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Implementing a Decimal-to-Fraction Class with Operator Overloading

  • By Paul Kimmel
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Finding the Denominator

The denominator is also pretty straightforward. The denominator is always 10nth where n is the length of the numerator. For example, a numerator of 234 has a denominator of 1,000 or 103. You can use Math.Exp and the length of the numerator to calculate the denominator (as shown next).

Private Sub SetDenominator(ByVal fraction As String)
   Denominator = Math.Pow(10, fraction.Length)
End Sub

The field fraction is set in an overloaded SetFractionalPart method that truncates the length of the decimal number to eight characters to ensure that it fits in an integer. (If you need a longer fraction, use a long data type.) Here is the overloaded SetFractionalPart method.

Private Sub SetFractionalPart(ByRef fraction As String)
   If (fraction.Length > 8) Then
      fraction = fraction.Substring(0, 8)
   End If

   _fractionalNumber = _
      Math.Round(Convert.ToDouble("." + fraction), 8)
End Sub

Factoring and Reducing with the Euclidean Algorithm

The final step is to find the greatest common divisor and reduce the numerator and denominator by this divisor. You can use the Euclidean algorithm—discovered by Euclid around 300 BC—that uses division, modular arithmetic, and remainders to quickly resolve the greatest common divisor. Here is a non-recursive Euclidean Gcd algorithm and a helper function that reduces the fraction.

Private Function Gcd(ByVal num As Integer, _
                     ByVal den As Integer) As Integer

   If (den Mod num = 1) Then Return 1
   While (den Mod num <> 0)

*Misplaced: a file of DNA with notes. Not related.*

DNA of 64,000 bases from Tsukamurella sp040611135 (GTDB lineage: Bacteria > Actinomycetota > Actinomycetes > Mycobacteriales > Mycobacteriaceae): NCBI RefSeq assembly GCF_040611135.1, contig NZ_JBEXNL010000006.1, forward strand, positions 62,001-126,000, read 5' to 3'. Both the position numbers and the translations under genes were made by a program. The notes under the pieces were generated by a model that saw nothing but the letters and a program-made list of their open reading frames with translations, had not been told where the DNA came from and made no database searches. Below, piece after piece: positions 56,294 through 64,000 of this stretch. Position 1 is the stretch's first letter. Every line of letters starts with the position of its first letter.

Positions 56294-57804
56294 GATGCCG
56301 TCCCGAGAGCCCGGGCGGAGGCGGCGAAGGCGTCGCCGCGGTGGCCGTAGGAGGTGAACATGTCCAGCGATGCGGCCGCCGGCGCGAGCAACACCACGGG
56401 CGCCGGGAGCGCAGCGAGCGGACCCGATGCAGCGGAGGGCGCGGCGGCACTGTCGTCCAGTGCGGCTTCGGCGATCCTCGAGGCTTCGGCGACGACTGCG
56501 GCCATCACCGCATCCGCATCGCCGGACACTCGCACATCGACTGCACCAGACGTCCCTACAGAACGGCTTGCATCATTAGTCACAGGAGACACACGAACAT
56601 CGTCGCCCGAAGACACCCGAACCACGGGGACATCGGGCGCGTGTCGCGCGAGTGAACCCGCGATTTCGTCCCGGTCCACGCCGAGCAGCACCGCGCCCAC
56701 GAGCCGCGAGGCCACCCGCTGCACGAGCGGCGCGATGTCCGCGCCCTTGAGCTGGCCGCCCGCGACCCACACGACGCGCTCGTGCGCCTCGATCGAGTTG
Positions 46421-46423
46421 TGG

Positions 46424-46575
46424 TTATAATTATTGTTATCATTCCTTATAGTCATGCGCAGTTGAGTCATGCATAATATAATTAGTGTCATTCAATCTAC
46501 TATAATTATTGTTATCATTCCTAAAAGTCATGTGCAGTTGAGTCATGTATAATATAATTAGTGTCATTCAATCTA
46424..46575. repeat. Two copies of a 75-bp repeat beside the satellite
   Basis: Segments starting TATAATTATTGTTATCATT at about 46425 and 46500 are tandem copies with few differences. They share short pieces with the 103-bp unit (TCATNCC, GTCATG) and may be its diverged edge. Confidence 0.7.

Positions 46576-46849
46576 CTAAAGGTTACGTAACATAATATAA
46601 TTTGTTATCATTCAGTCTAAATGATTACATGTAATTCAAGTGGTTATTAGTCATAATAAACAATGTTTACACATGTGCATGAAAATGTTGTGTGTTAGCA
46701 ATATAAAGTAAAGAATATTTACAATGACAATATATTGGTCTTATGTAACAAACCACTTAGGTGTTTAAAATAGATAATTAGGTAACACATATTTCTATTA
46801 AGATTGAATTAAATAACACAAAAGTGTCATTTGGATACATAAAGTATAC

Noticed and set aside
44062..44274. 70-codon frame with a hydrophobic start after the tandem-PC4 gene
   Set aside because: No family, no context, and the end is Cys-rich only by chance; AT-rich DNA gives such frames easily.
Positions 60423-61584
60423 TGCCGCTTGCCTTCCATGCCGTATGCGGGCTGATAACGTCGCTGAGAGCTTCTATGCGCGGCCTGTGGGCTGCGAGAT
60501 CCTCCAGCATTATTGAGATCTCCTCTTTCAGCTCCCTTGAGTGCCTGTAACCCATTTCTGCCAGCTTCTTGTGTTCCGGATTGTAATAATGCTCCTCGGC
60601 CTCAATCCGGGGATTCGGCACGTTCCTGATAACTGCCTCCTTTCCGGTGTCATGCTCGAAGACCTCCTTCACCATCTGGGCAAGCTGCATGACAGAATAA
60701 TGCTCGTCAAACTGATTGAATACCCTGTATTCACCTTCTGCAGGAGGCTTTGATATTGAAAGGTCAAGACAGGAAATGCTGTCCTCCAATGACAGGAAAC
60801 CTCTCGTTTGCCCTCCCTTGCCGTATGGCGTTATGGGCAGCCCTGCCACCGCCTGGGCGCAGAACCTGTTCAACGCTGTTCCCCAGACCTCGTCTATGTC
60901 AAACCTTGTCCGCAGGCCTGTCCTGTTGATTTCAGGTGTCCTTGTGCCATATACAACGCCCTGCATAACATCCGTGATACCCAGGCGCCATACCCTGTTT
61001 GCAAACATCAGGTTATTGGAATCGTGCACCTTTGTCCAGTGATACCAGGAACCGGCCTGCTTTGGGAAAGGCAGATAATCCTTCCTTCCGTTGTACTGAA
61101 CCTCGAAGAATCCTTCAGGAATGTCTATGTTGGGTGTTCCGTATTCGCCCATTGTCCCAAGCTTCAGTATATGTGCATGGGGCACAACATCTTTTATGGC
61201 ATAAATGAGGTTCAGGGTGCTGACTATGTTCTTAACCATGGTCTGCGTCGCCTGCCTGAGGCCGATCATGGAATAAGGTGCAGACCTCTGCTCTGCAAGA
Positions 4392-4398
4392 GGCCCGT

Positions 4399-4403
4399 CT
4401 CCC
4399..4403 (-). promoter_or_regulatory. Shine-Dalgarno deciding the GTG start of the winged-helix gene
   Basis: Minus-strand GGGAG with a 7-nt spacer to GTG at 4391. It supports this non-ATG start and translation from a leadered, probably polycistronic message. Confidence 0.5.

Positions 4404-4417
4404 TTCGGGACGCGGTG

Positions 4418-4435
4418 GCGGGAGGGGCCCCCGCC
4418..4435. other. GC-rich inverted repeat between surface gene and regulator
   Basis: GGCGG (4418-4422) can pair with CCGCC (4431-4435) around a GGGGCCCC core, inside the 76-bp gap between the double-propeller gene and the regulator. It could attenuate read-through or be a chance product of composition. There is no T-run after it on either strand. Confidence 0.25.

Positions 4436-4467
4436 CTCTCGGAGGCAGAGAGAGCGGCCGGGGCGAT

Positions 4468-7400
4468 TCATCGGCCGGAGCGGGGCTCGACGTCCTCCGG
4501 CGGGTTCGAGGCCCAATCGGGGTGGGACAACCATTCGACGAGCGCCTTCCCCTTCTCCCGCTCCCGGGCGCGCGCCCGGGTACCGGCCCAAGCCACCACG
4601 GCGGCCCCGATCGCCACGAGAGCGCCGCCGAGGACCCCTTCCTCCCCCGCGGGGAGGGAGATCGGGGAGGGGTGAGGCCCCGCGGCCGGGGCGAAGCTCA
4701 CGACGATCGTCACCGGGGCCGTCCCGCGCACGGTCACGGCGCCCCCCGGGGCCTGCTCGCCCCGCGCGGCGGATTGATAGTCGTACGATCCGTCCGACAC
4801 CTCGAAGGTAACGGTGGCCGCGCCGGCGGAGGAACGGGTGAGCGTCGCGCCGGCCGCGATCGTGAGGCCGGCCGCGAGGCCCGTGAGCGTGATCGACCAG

Dim temp As Integer = num
      num = den Mod num
      den = temp
   End While

   Return num

End Function

Private Sub ReduceWithGcd()

   Dim divisor As Integer = Gcd(_numerator, _denominator)
   _numerator   = _numerator / divisor
   _denominator = _denominator / divisor

End Sub

That's it. You are finished. I will wrap up the discussion with some examples of overloaded operators that will permit arithmetic operations on Fraction objects.

Implementing Custom Operators

Overloaded operators are shared methods that accept the number and type of arguments based on the operator count. For example, - (subtraction) is a binary operator, so to support Fraction subtraction you need a shared method that takes two Fraction arguments. Operators also use the operator keyword. Here is an implementation of the subtraction operator for your Fraction class.

Public Shared Operator -(ByVal lhs As Fraction, _
                         ByVal rhs As Fraction) _
   As Fraction
   Return New Fraction(rhs.Number - lhs.Number)
End Operator

Operators are often perceived to be hard, but they are pretty intuitive. For the most part, the rule is that you need to implement symmetric operations. For example, if you implement subtraction, you should then implement addition. The other rule is don't add side effects or change the understood behavior of an operator. For example, the addition operator should perform some kind of arithmetic operation.

Listing 1 contains the complete implementation of the Fraction class, including several examples of overloaded operators for you to experiment with.

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This article was originally published on August 15, 2007

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